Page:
As the Navy approaches the first-ever deployment of its advanced carrier air wing – with the fifth-generation F-35C Joint Strike Fighter paired with the CMV-22B Osprey to serve as the carrier onboard delivery plane.
From USS Carl Vinson (CVN-70) and Carrier Air Wing 2 say they’ve ironed out many integration issues between the ship and the two new aircraft types and are ready for a final exercise this summer to prove they can deploy.
A lot of work went into preparing the ship and the air wing for the integration event, but the captain – a fighter pilot himself – said the new aircraft fit right into the carrier strike group environment.
It will enable us to push the fight further away, extend the range – so either supporting missions ashore or defending the carrier strike group – and make that be a further-away problem, which is always a good thing for us, protecting the high-value asset.
The CMV-22B tilt-rotor, though, took some effort to integrate into cyclic operations. Its predecessor, the C-2A Greyhound, was a fixed-wing plane that used catapult launches and arrested landings to come and go, just like the jets.
Though the Osprey can fly like a plane, it lands and takes off like a helicopter – which Locke said is much easier on the air-frame and the passengers onboard – so it took some work between the logistics and the flight deck crew to integrate a vertical takeoff and landing into the quick pace of cyclic operations on a carrier deck.
After the integration opportunity during TSTA, the V-22 can quickly transfer supplies and people to and from the ship and that the flight deck crew knows the right places to land and park the aircraft without affecting the rest of the flight cycle.
Miller said the ship needed to do a little more work to complete its integration with the V-22, including ensuring it can perform certain alternate missions as well as the C-2A could.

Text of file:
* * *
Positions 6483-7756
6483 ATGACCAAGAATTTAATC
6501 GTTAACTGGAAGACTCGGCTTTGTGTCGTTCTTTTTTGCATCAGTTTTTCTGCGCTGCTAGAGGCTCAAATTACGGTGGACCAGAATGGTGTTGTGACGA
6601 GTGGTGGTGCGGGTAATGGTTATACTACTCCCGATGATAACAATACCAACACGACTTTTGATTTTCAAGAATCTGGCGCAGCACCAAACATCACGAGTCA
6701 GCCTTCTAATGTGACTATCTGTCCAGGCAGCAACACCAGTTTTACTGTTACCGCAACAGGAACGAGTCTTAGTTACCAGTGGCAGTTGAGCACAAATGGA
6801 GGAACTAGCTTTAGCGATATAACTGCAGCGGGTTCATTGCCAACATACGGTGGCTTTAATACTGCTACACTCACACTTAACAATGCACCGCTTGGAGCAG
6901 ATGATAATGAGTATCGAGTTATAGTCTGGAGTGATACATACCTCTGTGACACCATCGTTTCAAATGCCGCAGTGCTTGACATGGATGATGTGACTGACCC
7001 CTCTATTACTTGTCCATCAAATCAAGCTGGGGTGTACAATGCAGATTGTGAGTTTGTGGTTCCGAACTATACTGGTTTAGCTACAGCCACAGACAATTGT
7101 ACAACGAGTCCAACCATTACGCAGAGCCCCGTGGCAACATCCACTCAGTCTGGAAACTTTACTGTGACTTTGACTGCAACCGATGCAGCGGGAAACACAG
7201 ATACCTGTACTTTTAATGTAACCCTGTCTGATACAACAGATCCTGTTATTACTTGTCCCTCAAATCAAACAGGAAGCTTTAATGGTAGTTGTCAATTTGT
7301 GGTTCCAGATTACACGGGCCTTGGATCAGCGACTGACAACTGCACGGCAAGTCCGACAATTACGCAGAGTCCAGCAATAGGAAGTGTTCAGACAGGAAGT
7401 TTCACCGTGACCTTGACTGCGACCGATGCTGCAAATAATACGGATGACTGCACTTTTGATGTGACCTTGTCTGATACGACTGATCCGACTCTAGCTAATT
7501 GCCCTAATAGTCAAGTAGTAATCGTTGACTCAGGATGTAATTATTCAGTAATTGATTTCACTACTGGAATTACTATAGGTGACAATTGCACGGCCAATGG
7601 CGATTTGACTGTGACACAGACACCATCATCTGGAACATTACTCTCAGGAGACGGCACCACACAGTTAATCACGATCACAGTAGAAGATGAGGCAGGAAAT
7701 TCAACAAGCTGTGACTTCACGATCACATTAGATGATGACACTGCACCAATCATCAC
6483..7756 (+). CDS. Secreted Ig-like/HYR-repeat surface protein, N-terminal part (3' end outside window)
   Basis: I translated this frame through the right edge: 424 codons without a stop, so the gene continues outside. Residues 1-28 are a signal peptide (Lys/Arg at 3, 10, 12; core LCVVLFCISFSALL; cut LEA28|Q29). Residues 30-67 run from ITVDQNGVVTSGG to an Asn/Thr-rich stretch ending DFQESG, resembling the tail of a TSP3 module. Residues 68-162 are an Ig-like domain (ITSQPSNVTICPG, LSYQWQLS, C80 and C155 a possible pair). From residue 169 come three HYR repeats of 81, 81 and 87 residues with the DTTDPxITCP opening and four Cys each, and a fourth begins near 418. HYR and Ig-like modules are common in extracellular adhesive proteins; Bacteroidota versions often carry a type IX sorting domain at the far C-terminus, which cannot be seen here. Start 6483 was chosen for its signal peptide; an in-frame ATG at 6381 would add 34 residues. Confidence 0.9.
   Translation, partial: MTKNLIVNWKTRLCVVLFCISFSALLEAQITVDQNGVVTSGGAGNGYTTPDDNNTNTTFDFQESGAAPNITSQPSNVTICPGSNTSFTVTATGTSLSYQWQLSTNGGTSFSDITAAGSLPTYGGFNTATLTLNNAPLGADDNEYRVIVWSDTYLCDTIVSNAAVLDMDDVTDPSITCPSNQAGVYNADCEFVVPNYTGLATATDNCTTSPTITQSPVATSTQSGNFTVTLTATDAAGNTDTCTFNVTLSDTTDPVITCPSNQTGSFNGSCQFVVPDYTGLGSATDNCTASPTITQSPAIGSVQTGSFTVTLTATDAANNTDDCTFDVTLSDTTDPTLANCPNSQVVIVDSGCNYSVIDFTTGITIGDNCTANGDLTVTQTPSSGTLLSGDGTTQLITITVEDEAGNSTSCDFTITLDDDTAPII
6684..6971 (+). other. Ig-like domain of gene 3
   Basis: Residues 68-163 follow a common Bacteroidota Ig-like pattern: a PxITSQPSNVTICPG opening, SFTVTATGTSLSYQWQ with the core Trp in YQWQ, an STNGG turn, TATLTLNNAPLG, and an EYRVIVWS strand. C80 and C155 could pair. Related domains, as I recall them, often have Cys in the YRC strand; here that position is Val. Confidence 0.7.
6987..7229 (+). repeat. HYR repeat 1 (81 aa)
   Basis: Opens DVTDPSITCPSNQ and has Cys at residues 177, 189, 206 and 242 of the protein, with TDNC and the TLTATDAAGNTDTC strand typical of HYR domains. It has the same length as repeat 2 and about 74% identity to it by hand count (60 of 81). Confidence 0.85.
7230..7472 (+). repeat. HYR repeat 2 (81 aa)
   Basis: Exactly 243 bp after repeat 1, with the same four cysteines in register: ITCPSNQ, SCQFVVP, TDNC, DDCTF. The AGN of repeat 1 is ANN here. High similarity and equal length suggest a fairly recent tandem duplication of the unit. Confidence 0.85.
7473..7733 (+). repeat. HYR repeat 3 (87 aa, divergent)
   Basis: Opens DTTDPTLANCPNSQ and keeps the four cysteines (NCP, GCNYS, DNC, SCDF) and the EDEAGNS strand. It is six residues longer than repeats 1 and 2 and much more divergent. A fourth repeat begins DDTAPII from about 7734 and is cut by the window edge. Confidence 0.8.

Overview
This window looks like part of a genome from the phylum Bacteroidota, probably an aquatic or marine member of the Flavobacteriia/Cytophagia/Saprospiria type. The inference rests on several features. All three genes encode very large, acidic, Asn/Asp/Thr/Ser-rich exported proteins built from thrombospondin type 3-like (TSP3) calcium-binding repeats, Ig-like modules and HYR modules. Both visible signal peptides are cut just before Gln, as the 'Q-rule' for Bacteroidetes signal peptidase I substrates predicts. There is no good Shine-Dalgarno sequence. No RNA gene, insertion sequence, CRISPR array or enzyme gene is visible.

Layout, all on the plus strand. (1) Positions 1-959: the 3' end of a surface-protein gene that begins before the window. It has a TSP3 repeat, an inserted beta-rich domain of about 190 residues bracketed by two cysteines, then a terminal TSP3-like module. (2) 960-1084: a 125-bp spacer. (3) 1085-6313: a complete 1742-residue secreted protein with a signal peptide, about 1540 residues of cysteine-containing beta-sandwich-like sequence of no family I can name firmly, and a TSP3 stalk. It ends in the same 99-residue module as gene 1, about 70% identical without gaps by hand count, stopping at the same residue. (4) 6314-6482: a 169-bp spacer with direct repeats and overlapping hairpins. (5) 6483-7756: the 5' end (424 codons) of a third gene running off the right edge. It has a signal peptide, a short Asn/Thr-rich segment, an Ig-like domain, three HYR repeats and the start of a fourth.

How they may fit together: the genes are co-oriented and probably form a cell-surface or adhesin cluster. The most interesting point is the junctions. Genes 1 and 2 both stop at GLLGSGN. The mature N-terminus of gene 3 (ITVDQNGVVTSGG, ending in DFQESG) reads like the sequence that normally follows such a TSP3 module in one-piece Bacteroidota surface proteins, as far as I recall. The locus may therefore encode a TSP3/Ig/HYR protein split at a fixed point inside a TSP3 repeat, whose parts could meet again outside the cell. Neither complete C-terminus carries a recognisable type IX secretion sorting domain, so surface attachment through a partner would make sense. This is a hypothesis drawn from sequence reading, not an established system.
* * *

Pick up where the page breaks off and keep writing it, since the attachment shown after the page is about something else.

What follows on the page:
A recent exercise involved using the CMV-22B as a medical evacuation platform, to make sure they didn’t need to make any alterations to the aircraft, the gear or the process of getting an injured sailor on a stretcher onto the aircraft to be flown ashore.
Chief of Naval Operations Adm. Mike Gilday said in a House Appropriations defense subcommittee hearing today that the Navy was ramping up to a 50-50 mix of F-35C’s and F/A-18E-F Super Hornets in its air wings, and that “our goal is to have six aviation wings out of 10 that have the F-35 capability by 2025.
Going into F-35C acquisition and fielding, a key concern was the fact that the Joint Strike Fighter is a single-engine plane.
The engine has proven quite reliable – in fact, during testing aboard USS Abraham Lincoln (CVN-72), an F-35C engine ingested debris from the basket of the Super Hornet that was refueling it mid-air, and the F-35C made it back to Lincoln’s deck safely.
Still, the single engine is large – too large to be transported via a C-2A, which is why the V-22 was chosen to replace is for the COD mission – and many worried whether the Navy would be able to sustain the jets at sea if moving the engine around was so difficult.
The Vinson CSG says those fears can be put to rest: they not only conducted a V-22 movement of the F-35 power module, the main component of the engine, but they also demonstrated two other ways of lifting the power module to the carrier from a Military Sealift Command supply ship nearby.
US Navy Organization / ABC Flash Point Military News 2021.